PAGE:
2. Carefully add the cream. It will bubble and hiss like crazy, but this is normal. Bring back to a boil, then add in butter, salt and bourbon. Stir to combine and until slightly thickened, about 3-5 minutes.
  3. Let cool and then jar up.

Here’s a few notes:

  • Your sauce is going to look watery at first. Don’t keep cooking it. If you pull a spoon out of the sauce and it leaves a layer, your sauce is thickened. As it cools it will thicken up much more. And once you stick it in the fridge, the next day it’s even more thick.
  • DO NOT STIR IT WHILE IT COOKS. Just don’t, it will create crystals and it will be grainy and gross.
  • The bourbon is added at the end, so you will taste it. That is the point of adding it to the sauce. Don’t like bourbon? You can add an aged rum if you like. Or just leave out the booze too if you have to.
  • Besides the lovely bourbon taste, mainly you are going to get a buttery, salted caramel with hints of vanilla. And you will keep telling yourself, One more spoonful, until there is nothing left.Vanilla Bourbon Caramel Sauce // stirandstrain.com

Mixology Monday: The Royal Affliction

The Royal Affliction Cocktail // stirandstrain.comMixology Monday LogoWhen one hosts a month of Mixology Monday, I think there is a knee-jerk reaction to do as much as you can. You’re the host; you need to show off a little bit, right? But dammit if I didn’t think ahead a bit more and pump out all the other ideas I had. There is a smoker sitting on my porch right now, unused since two Thanksgivings ago when we smoked a turkey. I’m OK with that though. For this third and last post, I still got a hell of a lot of smoke into this drink. And my kitchen. And my clothes. Lots of delicious, rosemary infused smoke.

Last month, the company that does the PR for the Black Grouse invited me out to try their product at two Los Angeles bars where the bartenders would be showcasing the way they would serve this Scotch Whisky. They also generously provided me with my own bottle that I am using here. At the first bar, Sassafras, I learned that you can smoke rosemary for a drink using only a tea candle and a snifter glass. The simplicity and genius of this bar trick stayed with me. I knew at some point I would have to try this, and this month was the perfect opportunity to do so.The Royal Affliction Cocktail // stirandstrain.com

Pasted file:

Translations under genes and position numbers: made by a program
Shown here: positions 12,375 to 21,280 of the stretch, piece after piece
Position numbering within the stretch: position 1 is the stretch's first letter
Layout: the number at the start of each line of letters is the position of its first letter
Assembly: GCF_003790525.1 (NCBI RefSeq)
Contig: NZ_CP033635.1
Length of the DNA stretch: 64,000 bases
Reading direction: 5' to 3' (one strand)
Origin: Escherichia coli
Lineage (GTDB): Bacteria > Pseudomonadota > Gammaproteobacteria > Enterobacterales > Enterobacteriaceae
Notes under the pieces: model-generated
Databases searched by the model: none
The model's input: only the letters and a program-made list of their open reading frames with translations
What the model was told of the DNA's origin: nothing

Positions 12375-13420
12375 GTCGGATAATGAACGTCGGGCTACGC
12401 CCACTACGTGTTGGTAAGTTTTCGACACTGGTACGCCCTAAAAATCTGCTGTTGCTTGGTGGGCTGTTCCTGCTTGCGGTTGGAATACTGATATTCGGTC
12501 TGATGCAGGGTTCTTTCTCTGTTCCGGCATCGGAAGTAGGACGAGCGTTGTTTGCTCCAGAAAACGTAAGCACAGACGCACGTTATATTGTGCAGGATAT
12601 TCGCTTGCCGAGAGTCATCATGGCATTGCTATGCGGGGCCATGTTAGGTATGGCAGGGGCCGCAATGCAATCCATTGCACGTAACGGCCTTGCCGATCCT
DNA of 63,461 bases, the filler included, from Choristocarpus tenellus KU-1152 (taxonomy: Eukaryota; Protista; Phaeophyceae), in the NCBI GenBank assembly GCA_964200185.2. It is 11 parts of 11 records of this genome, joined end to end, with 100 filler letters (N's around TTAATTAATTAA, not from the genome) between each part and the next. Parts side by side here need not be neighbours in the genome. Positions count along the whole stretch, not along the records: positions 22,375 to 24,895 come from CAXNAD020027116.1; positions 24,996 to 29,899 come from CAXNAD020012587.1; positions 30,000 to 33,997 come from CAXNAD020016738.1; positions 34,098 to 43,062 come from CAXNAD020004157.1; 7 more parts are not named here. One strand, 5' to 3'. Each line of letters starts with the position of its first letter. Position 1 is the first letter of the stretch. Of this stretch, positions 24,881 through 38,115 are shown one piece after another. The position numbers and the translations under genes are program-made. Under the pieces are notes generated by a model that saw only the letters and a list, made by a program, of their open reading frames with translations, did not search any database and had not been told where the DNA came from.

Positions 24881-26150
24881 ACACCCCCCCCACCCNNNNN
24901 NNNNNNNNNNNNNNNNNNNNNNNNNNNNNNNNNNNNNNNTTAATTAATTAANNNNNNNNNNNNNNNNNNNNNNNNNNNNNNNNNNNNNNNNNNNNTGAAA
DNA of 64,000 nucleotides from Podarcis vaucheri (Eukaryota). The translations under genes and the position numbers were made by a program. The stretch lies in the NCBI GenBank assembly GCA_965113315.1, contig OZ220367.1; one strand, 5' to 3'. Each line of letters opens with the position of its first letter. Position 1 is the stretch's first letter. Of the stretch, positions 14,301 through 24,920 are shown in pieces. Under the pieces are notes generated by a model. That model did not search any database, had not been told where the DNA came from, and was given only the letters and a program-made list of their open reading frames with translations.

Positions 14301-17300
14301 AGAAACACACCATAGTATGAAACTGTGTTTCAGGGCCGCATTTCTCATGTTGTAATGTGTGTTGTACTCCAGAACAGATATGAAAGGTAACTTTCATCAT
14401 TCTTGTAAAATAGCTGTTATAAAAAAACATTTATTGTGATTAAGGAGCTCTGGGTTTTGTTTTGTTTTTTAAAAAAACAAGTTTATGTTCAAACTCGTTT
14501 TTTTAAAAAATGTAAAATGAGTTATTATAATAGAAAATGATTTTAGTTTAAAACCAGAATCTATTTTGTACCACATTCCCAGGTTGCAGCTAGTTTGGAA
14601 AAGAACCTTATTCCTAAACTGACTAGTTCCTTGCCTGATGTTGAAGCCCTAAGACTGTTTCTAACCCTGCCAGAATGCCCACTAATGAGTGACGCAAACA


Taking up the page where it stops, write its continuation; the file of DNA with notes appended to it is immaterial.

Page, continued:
Here’s the thing about smoking herbs: use organic, and if possible, from your own garden (that’s where mine came from). Not sure if your grocery store has organic you can trust? Go to a farmer’s market and ask the person selling the herbs if they use pesticides or chemicals on their herbs. Why go through all the trouble? Because crap in crap out. The smoke from this drink will be IN your drink and you are going to ingest it. Do you want weird unknown substances being brought to high temperatures and those fumes entering your mouth? You don’t care? You like huffing sharpies? Fine, you’ve been warned.

The Royal Affliction Cocktail // stirandstrain.com

The blackberries here in Southern California are starting to go tart, so for this cocktail, I wanted to use them up in a syrup, as they would not give enough sweetness just muddling them into the drink. FYI, this syrup is super thick. If you’re not sure what to do with the leftover syrup, there is only one way to go: PANCAKES.The Royal Affliction Cocktail // stirandstrain.com